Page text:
Mainland Affairs Council (MAC) Chairperson Lai Shin-yuan (賴幸媛) yesterday called on China to address concerns Taiwanese people have about the Chinese military buildup targeting Taiwan, while emphasizing goodwill to bring more positive results from cross-strait relations.
In a meeting with China’s Association for Relations Across the Taiwan Strait (ARATS) Chairman Chen Yunlin (陳雲林) after signing a cross-strait medical cooperation agreement earlier yesterday, Lai also urged China to acknowledge the issue of Taiwan’s national dignity on the international stage amid recent disputes sparked at cultural and sports events.
“Governments from both sides should face the issues together and work hard to give the people in Taiwan more confidence about cross-strait negotiations ... We expect the mainland to show more goodwill and to take actions to resolve the doubts of Taiwanese people,” she said in a post-meeting news conference held at the Grand Victoria Hotel.
Lai was referring to the -controversial disqualification of Taiwanese taekwondo athlete Yang Shu-chun (楊淑君) in the women’s under-49kg division at the Asian Games in Guangzhou, China, last month because of allegations, later disproved by video evidence, that she wore extra sensors in her socks.
Another event that stirred public anger and attracted calls for national dignity was Taiwanese actors and actresses’ being blocked from walking the red carpet at the Tokyo Film Festival in October after a Chinese delegation insisted that the Taiwanese group add the word “China” to their country’s name.
Although the sensitive dignity issue was brought up in the closed-door meeting, Lai said her two-hour meeting with Chen and the Chinese delegation was “friendly and candid.”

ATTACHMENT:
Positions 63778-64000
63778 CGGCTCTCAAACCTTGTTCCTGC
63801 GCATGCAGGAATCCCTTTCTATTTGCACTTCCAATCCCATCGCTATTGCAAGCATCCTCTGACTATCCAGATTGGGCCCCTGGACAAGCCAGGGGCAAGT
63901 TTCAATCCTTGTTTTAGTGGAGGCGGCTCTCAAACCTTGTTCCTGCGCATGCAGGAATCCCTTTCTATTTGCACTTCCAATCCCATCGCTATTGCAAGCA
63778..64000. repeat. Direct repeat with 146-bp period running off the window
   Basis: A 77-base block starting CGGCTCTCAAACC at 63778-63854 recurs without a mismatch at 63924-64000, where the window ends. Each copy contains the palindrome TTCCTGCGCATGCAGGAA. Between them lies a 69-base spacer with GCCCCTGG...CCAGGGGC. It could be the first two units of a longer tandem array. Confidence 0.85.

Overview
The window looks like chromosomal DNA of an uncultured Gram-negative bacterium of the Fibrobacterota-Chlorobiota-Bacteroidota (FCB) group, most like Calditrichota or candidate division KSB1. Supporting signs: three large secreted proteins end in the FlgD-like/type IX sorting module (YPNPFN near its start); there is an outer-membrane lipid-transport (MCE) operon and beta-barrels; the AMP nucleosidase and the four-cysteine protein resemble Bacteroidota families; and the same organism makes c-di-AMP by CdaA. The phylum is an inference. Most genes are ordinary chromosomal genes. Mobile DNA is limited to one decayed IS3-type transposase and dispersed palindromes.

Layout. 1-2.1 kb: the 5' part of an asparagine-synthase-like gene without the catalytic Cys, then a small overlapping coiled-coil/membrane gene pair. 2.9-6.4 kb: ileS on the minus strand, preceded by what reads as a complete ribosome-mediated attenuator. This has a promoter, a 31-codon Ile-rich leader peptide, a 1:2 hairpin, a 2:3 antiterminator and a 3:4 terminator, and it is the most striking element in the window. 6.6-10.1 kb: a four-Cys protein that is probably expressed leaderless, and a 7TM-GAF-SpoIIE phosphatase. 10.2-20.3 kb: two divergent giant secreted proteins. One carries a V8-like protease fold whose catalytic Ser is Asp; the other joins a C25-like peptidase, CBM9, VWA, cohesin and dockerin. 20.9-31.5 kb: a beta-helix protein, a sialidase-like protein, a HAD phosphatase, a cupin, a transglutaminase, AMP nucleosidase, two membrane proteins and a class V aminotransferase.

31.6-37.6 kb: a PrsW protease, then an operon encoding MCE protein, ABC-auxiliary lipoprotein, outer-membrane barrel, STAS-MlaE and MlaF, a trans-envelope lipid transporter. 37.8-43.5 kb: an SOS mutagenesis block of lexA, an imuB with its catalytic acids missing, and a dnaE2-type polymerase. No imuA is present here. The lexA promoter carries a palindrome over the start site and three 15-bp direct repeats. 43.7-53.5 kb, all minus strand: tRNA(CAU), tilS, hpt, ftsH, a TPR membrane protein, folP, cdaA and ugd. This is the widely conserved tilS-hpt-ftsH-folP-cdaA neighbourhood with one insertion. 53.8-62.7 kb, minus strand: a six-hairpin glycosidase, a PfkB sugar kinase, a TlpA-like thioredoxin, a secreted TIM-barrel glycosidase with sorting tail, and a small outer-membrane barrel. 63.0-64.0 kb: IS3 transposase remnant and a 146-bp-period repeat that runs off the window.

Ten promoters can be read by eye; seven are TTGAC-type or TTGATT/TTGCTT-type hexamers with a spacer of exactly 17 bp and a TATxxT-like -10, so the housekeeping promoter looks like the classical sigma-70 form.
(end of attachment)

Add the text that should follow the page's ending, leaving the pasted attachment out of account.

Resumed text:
Both Lai and Chen defended the achievements of the cross-strait negotiations despite a failed attempt to sign a pact on investment protection, and promised to prioritize commodity and service trades and a dispute-resolution mechanism in future negotiation efforts. These issues as well as investment protection are the major issues the two sides have been seeking consensus on since the Economic Cooperation Framework Agreement (ECFA) took effect in September.
“It is normal to have different opinions during the negotiation process, and we will address public needs and seek common ground with patience,” Lai said when addressing the meeting.
Chen joined Lai in defending the importance of regular cross-strait talks in promoting cross-strait exchanges. He said signing the ECFA and increasing numbers of Chinese tourists both contributed to the economic boom across the Taiwan Strait amid the global financial crisis.
Chen acknowledged that cross-strait talks have entered a more challenging stage with issues becoming more complicated, and echoed comments from Straits Exchange Foundation Chairman Chiang Pin-kung (江丙坤) that the schedule of future Chiang-Chen meetings, which are now held every six months, can be flexible.
Yesterday’s meeting proceeded amid protest from pro-Taiwan independence advocates.
Part of the same group that protested Chen’s visit to the -National Palace Museum on Monday — members from the Alliance of Referendum for Taiwan — waved English signs saying, “Stop Ma from selling out Taiwan,” and “No KMT & CCP conspiracy,” referring to the China Communist Party.